I mention the boots as that could be a solution in helping with the sore hooves but, only if someone is willing to learn how to properly put them on, then take them off every night. EasyCare's boots can't be left on more than 12 hours; my horse is out 8 - 10 hours every day then in a stall with 12 inches of limestone crush, grid mats, shavings on top of that.

If you decide on boots, PLEASE have a professional trimmer (or your vet) help size the horse. I would have messed up royally if I'd tried to figure that out by myself. Not only the wrong size boots but the wrong style for his hoof shape.

I know we are all throwing a lot at you, you may want to start a folder on your PC for all this information. Either save the link to this thread to it or copy/paste things into a word document, then save them. You can always print stuff off and use it for your bedtime reading - lol lol lol

I'm chuckling at that but the issue itself isn't funny. My 25 yo was diagnosed with EMS in May, 2007. I did not ride one time that year as I spent the rest of that year in front of this miserable computer researching until my eyeballs looked like road maps to anywhere the car needed an oil change after it got there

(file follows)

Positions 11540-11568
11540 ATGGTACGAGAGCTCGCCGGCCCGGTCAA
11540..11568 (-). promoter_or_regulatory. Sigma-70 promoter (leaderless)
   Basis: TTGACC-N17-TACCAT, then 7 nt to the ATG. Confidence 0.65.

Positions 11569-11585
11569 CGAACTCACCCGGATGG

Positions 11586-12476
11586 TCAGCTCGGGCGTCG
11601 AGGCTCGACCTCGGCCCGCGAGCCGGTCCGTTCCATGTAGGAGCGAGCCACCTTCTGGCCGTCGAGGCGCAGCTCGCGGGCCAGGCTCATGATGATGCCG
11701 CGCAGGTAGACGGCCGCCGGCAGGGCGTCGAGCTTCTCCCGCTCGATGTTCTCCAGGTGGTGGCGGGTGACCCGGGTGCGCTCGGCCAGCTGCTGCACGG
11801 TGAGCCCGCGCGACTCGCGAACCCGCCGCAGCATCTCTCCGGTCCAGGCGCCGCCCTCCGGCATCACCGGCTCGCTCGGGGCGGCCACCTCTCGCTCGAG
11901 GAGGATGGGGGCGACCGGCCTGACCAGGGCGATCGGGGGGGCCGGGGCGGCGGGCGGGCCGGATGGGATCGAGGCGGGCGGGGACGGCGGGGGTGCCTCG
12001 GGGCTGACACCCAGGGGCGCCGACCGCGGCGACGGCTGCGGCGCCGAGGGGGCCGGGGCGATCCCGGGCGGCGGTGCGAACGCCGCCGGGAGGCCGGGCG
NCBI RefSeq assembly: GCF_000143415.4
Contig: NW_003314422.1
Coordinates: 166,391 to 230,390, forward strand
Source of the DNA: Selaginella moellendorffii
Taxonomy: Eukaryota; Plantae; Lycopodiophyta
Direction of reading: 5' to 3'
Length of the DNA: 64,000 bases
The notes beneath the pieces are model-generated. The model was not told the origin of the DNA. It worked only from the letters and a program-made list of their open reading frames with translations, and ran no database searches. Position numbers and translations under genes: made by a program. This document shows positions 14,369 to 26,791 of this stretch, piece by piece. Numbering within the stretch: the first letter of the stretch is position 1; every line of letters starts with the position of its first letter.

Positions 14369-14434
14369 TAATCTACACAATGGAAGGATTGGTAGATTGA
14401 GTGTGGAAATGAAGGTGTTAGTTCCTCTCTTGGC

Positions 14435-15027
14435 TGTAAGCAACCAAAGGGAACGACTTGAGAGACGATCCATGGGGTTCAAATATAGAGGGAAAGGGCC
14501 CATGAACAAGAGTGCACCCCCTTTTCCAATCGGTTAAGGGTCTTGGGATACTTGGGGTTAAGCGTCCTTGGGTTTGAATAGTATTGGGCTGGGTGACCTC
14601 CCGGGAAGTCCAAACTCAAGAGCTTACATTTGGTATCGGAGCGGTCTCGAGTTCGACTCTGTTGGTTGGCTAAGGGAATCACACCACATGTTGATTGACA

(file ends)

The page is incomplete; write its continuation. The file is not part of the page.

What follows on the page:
We are all trying to help save you some of that initial stress and at least point you in the right directions.

www.ecirhorse.com is one of them that would be beneficial to you

Mill Creek Veterinary Service - Fort Collins, CO talks about Equine Metabolic Syndrome, a/k/a Peripheral Cushings although I never did understand that comparison
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    11-17-2012, 05:17 PM
  #12
Trained
Hi,

As Desert has said, I agree that it's best to avoid bute etc where possible. Perhaps the vet understands the 'side effects' better than some vets who would throw bute at any remotely laminitic horse. Perhaps your horse isn't too bad & with feed change & soft footing the vet thought that was all that was required.